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The Use of Ghrelin and Ghrelin Receptor Agonists as a Treatment for Animal Models of Disease: Efficacy and Mechanism

[ Vol. 18 , Issue. 31 ]


Mark D. DeBoer   Pages 4779 - 4799 ( 21 )


Ghrelin is a stomach-derived hormone that acts at the ghrelin receptor (formerly called the Growth Hormone Secretagogue (GHS)-1a receptor) in multiple tissues throughout the body, exhibiting pleotropic effects potentially beneficial as a treatment in human disease states. Given its properties including increasing appetite, decreasing systemic inflammation, decreasing vascular resistance, increasing cardiac output, and increasing growth hormone and IGF-1 levels, ghrelin has been tested as a treatment in animal models of multiple disease states that produce the deficits in these processes. Thus, the efficacy of ghrelin has been testing in diseases involving anorexia, negative energy balance, cardiovascular compromise, systemic inflammation and gastroparesis. These diseases include cancer cachexia, chronic heart failure, chronic renal failure, chemotherapy, arthritis, gastroparesis and inflammatory bowel disease. Across this wide variety of diseases treatment with ghrelin and ghrelin agonists have produced benefits, though given ghrelin’s widespread effects, the exact mechanisms behind ghrelin’s action in these settings is frequently difficult to determine. Further investigation using animal models may help to determine mechanisms that are most operative in these disease states and narrow treatment parameters helpful for human application.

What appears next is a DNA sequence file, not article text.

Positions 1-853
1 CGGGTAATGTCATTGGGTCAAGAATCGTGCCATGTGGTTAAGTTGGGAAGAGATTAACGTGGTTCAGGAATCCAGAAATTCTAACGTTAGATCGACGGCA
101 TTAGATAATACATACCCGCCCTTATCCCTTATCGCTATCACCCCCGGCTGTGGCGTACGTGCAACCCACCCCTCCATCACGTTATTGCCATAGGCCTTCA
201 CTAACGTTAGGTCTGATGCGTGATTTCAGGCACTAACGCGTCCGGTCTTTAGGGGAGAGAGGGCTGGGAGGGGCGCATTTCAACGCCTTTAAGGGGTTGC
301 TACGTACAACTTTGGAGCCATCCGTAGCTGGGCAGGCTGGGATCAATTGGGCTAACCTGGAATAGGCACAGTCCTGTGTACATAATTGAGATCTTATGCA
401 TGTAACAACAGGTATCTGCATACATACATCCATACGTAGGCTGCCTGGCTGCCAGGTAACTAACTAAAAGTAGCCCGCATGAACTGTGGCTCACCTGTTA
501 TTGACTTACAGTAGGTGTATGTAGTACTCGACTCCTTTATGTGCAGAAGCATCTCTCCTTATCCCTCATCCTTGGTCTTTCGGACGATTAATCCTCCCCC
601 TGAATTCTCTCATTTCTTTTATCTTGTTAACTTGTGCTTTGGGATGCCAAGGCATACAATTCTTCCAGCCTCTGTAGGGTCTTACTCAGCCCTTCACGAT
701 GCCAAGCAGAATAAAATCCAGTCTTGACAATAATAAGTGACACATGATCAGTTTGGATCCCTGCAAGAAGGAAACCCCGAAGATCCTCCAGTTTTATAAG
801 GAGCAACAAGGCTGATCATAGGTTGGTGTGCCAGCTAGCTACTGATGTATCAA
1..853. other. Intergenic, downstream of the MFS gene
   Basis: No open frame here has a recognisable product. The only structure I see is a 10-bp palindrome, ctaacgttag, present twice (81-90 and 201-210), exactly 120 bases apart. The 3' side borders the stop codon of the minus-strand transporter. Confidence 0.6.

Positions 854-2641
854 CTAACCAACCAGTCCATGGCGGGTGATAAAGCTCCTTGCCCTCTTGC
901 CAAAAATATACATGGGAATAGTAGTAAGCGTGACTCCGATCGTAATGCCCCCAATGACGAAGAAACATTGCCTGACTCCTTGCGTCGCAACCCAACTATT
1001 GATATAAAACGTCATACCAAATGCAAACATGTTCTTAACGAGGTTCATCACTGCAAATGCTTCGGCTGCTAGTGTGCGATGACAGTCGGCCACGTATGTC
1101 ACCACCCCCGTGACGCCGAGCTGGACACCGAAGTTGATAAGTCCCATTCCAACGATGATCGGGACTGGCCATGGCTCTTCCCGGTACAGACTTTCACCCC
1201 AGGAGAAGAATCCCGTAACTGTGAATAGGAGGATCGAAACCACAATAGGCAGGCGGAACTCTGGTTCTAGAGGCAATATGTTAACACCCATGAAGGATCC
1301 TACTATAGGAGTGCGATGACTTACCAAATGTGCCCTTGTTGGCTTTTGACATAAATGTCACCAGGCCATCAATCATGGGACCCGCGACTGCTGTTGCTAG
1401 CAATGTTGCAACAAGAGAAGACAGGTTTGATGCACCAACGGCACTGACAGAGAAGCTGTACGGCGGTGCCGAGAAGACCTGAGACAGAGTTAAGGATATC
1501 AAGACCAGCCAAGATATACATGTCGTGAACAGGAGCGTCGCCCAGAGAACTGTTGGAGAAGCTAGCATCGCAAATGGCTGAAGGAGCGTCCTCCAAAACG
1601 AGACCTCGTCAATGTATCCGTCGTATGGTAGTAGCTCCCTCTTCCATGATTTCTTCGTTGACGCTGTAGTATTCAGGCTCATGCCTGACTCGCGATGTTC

Ghrelin, cachexia, animal models, treatment, cancer, chronic heart failure, chronic kidney disease, Growth Hormone Secretagogue, appetite, inflammation.


Department of Pediatrics, Division of Pediatric Endocrinology, University of Virginia, P.O. Box 800386, Charlottesville, VA 22908, USA.

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